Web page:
The Fast & Furious franchise promotes speed and reckless driving and our young people are getting the message loud and clear.

If the car makers cared, they’d find other ways to sell their vehicles. But they won’t, because speed sells. But let’s not put all the blame on the auto industry. How about Hollywood with its endless movie car chases and the Fast & Furious franchise which spouts the message that you’re only cool if you drive recklessly and fast?

That message is being heard loud and clear by teen drivers. In 2020, 2,800 teens were killed and about 227,000 were injured in the U.S. in auto accidents. The majority of these dangerous drivers are boys, especially those 16 to 19, who are three times more likely to die on the road than female drivers of the same age.

One of my sons was sucked into the street-racing world when he was young. Luckily, he was caught before anyone was hurt. That such a smart young man would think speeding on city streets was a fine idea is frightening.

I grieve for parents who get that visit from the police. And I’m angry at the stupidity. We know young people don’t always make the best decisions, so perhaps it’s way past the time for auto companies and film makers to stop promoting dangerous driving as something glamorous, as opposed to what might easily be a tragic end to a short life.

Find Anne Montgomery’s novels wherever you buy books.



It’s a tough time to be a teacher

Life is getting tougher for teachers. One of the biggest problems is lack of respect for the difficult job they do.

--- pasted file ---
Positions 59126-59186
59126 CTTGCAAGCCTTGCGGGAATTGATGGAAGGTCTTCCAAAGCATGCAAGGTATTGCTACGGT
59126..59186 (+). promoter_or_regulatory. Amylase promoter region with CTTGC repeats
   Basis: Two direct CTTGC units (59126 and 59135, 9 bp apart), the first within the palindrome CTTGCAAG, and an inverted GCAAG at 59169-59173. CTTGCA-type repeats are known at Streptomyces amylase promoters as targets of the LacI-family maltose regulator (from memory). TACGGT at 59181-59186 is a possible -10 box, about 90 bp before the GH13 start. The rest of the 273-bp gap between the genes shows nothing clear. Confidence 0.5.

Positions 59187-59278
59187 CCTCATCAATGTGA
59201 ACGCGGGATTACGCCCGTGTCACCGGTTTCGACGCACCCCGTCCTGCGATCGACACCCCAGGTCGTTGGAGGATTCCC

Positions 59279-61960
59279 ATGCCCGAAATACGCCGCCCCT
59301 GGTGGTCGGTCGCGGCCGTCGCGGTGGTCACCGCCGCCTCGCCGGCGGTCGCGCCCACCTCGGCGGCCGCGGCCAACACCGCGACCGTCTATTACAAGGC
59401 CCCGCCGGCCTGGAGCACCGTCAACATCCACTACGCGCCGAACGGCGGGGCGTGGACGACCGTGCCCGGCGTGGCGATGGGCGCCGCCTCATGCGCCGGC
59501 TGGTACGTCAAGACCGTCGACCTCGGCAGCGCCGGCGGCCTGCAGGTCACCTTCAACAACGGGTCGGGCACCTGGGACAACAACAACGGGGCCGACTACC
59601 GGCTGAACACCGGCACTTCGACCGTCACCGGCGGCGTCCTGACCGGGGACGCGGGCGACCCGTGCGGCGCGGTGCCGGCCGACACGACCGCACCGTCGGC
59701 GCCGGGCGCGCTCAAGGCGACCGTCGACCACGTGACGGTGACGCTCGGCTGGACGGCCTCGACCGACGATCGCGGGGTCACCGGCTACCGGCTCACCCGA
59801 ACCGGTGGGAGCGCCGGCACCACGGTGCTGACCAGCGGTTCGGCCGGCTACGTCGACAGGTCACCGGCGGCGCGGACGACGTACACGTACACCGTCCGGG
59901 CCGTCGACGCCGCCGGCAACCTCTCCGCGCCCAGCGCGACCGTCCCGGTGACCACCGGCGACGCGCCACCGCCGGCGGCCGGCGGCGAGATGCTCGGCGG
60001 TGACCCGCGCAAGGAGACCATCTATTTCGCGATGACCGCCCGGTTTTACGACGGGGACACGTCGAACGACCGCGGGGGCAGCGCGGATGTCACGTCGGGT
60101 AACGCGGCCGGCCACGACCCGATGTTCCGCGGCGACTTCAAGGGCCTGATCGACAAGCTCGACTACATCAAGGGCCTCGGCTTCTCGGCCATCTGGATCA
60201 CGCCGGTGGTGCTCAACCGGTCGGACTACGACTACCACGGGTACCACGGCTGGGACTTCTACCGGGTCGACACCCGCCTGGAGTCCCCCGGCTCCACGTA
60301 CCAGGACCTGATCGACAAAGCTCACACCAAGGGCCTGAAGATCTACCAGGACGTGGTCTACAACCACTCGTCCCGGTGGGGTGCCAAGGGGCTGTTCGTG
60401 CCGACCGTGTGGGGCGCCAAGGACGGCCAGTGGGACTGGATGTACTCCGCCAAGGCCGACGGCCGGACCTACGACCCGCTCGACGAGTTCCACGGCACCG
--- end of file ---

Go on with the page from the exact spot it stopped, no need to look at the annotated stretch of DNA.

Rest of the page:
This is not an easy time to be a teacher. Practically every day there are news stories about what’s going on in classrooms nationwide, accounts that are rather ridiculous.

As a teacher of 20 years, the idea that my peers are pedophiles “grooming” children, that they are spreading their “radical agendas”, and that they’re teaching students to hate themselves for who they are is not only insulting but hurtful.

Once upon a time, teachers were respected, as was the occupation itself. The job was considered a calling, like nursing or religious ministry. Today we live in a world where many believe that horrid, old saying: Those who can’t do teach. (It pains me to even write those words.)

I had many jobs prior to becoming a teacher at 45, which included being a sportscaster and reporter, as well as an amateur sports official for 40 years. My world was chronically stressful. I was in the public eye daily and when I made mistakes, I was frequently called out. The attacks were sometimes personal. On occasion, I was accompanied to my car by police officers concerned for my safety.

And still, teaching was the toughest job I’ve ever had. I spent 20 years in a Title I school where the vast majority of my students lived in poverty, a place where drug and alcohol abuse, neglect, hunger, hopelessness, and gangs ruled. My job was to give them hope in a future they couldn’t see. Some didn’t believe they’d live to be 20.

For our students to become healthy world citizens, we teachers had to help them acquire important skills beyond the basic core subjects of math, science, history, and English. Communication skills especially are paramount to building strong relationships and making good empathetic decisions. But there’s a problem. Getting along with others, assertivenessis, and problem solving-skills are part of what’s referred to as Social Emotional Learning. For reasons I can’t fathom, SEL is now a dirty phrase. How can teaching a child to be resilient and self-assured be a bad thing?

School districts all across the country are desperate for teachers. If attitudes don’t change there will be many more empty classrooms.

When I researched the subject what came up was baffling. Somehow SEL became linked to another educational acronym, CRT, which stands for Critical Race Theory. Before I go any further, understand that there are no elementary or secondary schools in the country teaching CRT. Zero! Zilch! None! That’s because the class was designed for college students, primarily those in law schools. CRT studies involve using “sociology to explain social, political, and legal structures and power distribution…focusing on the concept of race, and experiences of racism.”